When Doing Right Doesn’t Feel Right
He has showed you, O man, what is good. And what does the LORD require of you? To act justly and to love mercy and to walk humbly with your God.
How often do your children come to you with questions to which they already know the answer? “Can I watch TV?” To which you respond, “Have you finished your homework?” Then they answer, “No.” You reply, “Finish your homework!” They unhappily stomp off as if there was some new revelation when in fact they heard the answer they already knew.
Many of us spend a lot of time asking God questions even though we already know the answers. I’m not suggesting that you shouldn’t ask God questions because you definitely should. But I do believe that in many situations we already know what God expects. Notice the opening words in today’s selected scripture, “He has showed you, O man, what is good.”
Doing right requires discipline and often requires extra effort. The right thing can seemingly take away some of our perceived pleasures or relationships. The right thing can make us appear cowardly or as a pushover. Doing the right thing can expose us to unwanted punishment or discipline. Do we really believe all the excuses given by people who are habitually late for work, or kids who seldom turn in their homework? They are lying to avoid the consequences of their behavior.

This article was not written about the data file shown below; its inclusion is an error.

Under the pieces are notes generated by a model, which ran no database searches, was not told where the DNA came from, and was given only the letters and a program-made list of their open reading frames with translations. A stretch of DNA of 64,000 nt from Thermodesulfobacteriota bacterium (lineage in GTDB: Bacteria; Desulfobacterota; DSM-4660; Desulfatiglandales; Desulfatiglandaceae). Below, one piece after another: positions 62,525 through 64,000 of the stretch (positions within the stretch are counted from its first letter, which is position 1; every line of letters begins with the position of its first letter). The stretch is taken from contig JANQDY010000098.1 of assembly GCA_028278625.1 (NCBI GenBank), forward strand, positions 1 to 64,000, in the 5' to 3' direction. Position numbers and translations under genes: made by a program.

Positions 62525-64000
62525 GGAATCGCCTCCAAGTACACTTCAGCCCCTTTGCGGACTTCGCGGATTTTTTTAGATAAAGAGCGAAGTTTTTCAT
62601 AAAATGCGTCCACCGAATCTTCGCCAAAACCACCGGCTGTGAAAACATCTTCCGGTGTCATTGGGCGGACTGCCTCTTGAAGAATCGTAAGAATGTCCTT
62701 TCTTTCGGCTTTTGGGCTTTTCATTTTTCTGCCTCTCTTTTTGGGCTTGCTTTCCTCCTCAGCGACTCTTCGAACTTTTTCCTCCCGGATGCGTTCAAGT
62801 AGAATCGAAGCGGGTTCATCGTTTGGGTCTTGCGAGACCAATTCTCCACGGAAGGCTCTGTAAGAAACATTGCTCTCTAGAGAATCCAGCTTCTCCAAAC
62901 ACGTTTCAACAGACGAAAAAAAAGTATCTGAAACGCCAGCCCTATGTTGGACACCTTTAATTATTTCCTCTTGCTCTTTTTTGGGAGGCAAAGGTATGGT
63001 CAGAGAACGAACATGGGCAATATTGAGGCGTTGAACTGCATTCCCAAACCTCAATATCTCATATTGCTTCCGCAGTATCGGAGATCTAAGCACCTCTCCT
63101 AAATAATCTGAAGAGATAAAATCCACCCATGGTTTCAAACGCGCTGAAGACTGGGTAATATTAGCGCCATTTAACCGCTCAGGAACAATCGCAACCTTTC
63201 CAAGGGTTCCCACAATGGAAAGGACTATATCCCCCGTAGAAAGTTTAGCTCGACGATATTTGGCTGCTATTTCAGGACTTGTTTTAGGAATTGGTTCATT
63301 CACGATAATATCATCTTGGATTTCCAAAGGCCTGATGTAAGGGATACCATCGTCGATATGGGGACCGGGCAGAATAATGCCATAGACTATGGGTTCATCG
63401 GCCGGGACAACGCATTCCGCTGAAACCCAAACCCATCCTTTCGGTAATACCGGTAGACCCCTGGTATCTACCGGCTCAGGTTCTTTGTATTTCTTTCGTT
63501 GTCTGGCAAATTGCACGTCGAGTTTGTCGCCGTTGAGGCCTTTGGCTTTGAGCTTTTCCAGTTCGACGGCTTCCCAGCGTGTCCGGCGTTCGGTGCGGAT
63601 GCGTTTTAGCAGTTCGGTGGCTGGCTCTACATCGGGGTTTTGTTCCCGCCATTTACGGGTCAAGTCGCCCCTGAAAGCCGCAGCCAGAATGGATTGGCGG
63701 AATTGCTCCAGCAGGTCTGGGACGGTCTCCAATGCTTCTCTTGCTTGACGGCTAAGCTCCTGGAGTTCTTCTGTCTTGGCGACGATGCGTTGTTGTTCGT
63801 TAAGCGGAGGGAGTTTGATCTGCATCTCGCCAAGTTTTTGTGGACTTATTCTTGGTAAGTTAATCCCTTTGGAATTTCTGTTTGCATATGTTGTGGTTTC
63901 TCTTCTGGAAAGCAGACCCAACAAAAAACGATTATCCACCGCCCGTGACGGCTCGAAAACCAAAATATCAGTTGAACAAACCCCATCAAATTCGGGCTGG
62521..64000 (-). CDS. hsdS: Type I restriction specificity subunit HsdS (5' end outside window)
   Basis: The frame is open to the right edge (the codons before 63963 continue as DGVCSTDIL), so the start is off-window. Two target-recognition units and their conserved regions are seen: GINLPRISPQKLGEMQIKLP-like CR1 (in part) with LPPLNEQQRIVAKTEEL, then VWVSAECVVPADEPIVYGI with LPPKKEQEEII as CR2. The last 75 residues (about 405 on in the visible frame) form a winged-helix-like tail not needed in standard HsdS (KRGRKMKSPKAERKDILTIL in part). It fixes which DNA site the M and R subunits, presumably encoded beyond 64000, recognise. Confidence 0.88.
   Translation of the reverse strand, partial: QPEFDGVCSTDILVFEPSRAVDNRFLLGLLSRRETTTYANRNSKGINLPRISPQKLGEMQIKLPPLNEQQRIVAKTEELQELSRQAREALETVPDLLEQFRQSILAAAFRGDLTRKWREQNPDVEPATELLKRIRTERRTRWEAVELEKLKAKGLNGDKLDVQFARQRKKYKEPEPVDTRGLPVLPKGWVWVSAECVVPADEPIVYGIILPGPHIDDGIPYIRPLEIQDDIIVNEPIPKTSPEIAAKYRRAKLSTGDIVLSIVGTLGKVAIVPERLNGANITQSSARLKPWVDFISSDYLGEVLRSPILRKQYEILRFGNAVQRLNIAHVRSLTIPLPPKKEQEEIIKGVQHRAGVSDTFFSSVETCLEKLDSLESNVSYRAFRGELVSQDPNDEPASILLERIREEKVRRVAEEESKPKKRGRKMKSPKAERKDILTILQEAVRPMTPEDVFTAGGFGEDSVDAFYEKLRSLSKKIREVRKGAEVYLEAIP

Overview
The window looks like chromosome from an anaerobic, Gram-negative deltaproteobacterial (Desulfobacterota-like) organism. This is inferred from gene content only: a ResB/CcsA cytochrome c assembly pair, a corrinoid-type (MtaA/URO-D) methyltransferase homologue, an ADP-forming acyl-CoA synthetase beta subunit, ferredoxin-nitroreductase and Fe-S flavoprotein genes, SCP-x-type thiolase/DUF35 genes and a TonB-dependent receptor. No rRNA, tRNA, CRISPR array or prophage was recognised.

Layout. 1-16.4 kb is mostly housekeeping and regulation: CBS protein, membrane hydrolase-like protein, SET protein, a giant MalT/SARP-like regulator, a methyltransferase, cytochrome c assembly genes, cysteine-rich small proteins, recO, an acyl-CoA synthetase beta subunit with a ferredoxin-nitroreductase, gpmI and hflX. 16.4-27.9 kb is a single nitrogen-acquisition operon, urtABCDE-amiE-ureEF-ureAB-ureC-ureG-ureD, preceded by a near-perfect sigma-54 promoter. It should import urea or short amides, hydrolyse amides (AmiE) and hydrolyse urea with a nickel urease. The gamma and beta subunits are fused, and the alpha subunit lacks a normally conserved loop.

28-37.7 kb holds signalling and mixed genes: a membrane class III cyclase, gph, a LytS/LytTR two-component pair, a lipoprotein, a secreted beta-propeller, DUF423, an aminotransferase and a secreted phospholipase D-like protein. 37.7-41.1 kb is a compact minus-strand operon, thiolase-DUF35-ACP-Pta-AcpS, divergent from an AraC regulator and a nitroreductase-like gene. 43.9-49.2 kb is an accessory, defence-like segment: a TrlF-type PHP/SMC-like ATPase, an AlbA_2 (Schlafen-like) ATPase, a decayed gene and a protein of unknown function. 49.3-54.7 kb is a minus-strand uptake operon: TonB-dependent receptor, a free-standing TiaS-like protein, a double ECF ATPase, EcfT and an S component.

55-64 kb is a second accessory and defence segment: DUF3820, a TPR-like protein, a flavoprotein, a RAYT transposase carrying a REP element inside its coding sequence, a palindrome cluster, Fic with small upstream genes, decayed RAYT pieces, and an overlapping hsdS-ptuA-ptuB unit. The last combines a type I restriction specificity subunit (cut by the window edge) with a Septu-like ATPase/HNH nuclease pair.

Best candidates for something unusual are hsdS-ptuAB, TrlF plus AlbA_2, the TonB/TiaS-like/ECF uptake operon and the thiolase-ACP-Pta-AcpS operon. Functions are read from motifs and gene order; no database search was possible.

When someone has wronged us we want to retaliate and return hurt for hurt, even though we know our resultant behavior is unacceptable to God. Then there are times when we find ourselves in an embarrassing or compromising situation in which lying is easier than telling the truth.
When you are in a difficult situation with a co-worker, relative, or friend — how should you respond? When you are facing temptation — how should you respond? When you are in an unfortunate situation — how should you respond? Again from today’s scripture, “And what does the LORD require of you? To act justly and to love mercy and to walk humbly with your God.”
God has already shown you what He expects. He expects your behavior to be good, just, merciful, and humble. Even when right doesn’t feel right… God expects right behavior.
He wants you to “act justly.” Treat everyone fairly and within the confines of God’s directives and man’s law.
God wants you to “love mercy.” When you feel like getting even — apply mercy. Don’t give them what you think they deserve. Remember, God is merciful, and He desires that we be merciful.
“Walk humbly with your God.” That means that there will be times when you have to swallow your pride or deny yourself a pleasure. As you live your life before Him, you surrender your wants and desires to that which is right, pleasing, and acceptable in the eyes of God.
When you make the effort to do what is right, even when it is painfully difficult, God will bless you. Serve God with integrity. Do the “good” that God has already shown you. Do right even when it doesn’t feel right!
For more on this topic, check out this article: When You Fail to Do the Good You Know
Reprinted from The Forever Notebook, Book 1 (January – March) Get your copy here: Paperback and eBook/Kindle formats.